Mr Pichit said he expects to meet representatives from California-based Uber within a week or two to discuss the firm’s claim that the Thai law governing public transportation is obsolete and its service cannot be registered as public transportation.
In a recently released statement, Uber called for legal amendments to better enable its service to operate in Thailand in the wake of a crackdown on the ride-hailing taxis especially in Chiang Mai and Bangkok.
The company claims it is not a taxi service, but a ride-sharing service provided by smartphone applications and there are currently no regulations that recognise the ride-sharing service.
Simultaneously, an online campaign is under way calling on the Transport Ministry to legalise the ride-sharing service that operates through contacts made via smartphone applications.
Mr Pichit said the service provided by Uber is illegal and the company is required to follow the law and related regulations.
He insisted that legal amendments, if any, will not be carried out to accommodate a specific group of operators.
Currently, the Department of Land Transport (DLT) is amending ministerial regulations to improve the quality of taxi services and passenger safety so more people decide to use the taxis, he added.
DLT Director-General Sanit Phromwong said yesterday (Mar 10) that the use of smart phone applications to hail taxis is not illegal and the problem is with the use of private cars to pick up passengers for a fee.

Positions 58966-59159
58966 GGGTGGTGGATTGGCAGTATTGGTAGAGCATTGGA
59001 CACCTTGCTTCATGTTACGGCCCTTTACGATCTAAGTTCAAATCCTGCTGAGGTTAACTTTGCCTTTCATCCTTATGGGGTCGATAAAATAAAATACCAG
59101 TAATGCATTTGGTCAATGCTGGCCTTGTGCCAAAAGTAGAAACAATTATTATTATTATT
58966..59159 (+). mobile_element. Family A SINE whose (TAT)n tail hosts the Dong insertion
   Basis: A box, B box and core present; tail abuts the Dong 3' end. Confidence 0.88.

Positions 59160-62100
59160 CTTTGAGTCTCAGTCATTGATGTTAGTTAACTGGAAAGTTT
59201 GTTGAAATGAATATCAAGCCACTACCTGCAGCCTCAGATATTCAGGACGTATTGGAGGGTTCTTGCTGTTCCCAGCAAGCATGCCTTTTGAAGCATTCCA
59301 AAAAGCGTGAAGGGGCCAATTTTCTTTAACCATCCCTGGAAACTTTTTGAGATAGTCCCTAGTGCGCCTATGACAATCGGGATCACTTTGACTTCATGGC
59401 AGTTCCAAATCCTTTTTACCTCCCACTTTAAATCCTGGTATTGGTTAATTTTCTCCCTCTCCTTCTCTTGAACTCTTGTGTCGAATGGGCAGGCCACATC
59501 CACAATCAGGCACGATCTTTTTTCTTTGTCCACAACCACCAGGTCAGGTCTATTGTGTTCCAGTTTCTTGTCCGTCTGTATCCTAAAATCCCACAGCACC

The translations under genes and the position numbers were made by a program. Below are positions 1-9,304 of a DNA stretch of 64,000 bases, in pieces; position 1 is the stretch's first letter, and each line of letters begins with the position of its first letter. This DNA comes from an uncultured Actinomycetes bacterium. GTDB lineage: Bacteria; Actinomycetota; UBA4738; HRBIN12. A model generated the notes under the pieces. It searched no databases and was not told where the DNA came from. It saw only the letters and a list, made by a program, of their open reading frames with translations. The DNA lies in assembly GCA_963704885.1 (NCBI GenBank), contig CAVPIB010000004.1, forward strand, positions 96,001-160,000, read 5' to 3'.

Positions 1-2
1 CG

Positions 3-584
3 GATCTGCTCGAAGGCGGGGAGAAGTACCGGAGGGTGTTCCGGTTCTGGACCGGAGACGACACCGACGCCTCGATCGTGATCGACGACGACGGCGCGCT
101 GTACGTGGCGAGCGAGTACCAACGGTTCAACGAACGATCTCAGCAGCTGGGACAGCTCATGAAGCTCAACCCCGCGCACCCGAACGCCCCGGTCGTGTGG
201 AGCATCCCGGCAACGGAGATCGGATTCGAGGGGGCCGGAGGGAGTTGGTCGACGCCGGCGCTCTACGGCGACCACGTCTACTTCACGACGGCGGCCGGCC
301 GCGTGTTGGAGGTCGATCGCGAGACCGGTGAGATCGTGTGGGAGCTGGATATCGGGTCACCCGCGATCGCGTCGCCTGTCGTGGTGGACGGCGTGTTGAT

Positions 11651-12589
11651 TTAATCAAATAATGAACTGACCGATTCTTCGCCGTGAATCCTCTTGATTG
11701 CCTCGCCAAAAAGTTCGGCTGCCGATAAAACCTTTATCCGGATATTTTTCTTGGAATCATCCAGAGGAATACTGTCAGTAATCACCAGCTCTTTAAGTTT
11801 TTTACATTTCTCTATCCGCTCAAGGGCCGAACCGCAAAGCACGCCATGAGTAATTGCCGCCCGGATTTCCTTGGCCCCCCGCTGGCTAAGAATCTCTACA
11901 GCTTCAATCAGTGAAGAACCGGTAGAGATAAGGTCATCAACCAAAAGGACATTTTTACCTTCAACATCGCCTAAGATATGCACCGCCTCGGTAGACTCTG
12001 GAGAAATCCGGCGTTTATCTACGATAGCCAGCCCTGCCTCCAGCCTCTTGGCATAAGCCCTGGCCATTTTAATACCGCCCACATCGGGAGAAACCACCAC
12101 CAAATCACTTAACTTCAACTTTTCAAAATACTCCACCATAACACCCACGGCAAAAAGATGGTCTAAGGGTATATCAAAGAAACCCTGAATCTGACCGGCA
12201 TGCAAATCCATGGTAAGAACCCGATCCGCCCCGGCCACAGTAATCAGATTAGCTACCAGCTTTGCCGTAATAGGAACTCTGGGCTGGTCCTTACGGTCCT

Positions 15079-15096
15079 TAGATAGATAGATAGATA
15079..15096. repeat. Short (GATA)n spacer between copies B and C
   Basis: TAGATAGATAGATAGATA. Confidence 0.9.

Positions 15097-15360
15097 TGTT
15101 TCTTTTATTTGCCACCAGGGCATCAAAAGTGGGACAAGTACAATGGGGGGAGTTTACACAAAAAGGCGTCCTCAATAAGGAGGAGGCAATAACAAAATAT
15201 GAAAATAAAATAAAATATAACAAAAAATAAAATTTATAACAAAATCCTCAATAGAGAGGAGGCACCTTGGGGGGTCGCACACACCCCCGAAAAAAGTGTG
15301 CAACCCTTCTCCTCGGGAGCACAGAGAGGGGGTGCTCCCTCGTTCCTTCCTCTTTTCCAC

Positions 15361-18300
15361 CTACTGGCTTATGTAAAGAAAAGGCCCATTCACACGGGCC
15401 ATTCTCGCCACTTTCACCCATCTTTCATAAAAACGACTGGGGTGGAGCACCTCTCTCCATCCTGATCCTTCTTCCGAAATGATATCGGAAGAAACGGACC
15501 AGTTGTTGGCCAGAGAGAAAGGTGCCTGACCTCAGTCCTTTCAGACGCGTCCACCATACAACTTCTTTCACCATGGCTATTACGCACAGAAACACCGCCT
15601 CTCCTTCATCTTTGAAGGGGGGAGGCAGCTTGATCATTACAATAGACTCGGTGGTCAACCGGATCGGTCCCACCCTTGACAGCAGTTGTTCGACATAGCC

He said personal cars are not allowed to be used as paid public transport and the service is illegal under Sections 21 and 60 of the Vehicle Act. Moreover, the drivers do not have a public transport driving licence.
Mr Sanit said the department already held talks with the operators to inform them their cars must be registered as taxis, noting that the regulations exist to ensure the safety of passengers and the public.
Experts said the ride-sharing service has gained tremendous popularity as more and more people are drawn to the convenience it provides. Also, many preferred the service over the taxis after a run of bad experiences.
The complainants said some taxis refused to pick them up, abandoned them half way through the ride, cheated them on fares or were downright rude. The experts warned the recent crackdown on the ride-sharing service might pit regular customers of the service against the authorities.
On Monday (Mar 6), decoys were deployed posing as customers to catch owners of the ride-sharing vehicles in a joint operation conducted by the DLT, the military and the police in Bangkok. The operation netted 18 offenders, including the owner of a brand-new car.
Meanwhile, five Uber drivers were reportedly fined HK$10,000 (B45,600) each yesterday after being found guilty of driving without a permit and third-party insurance in Hong Kong.
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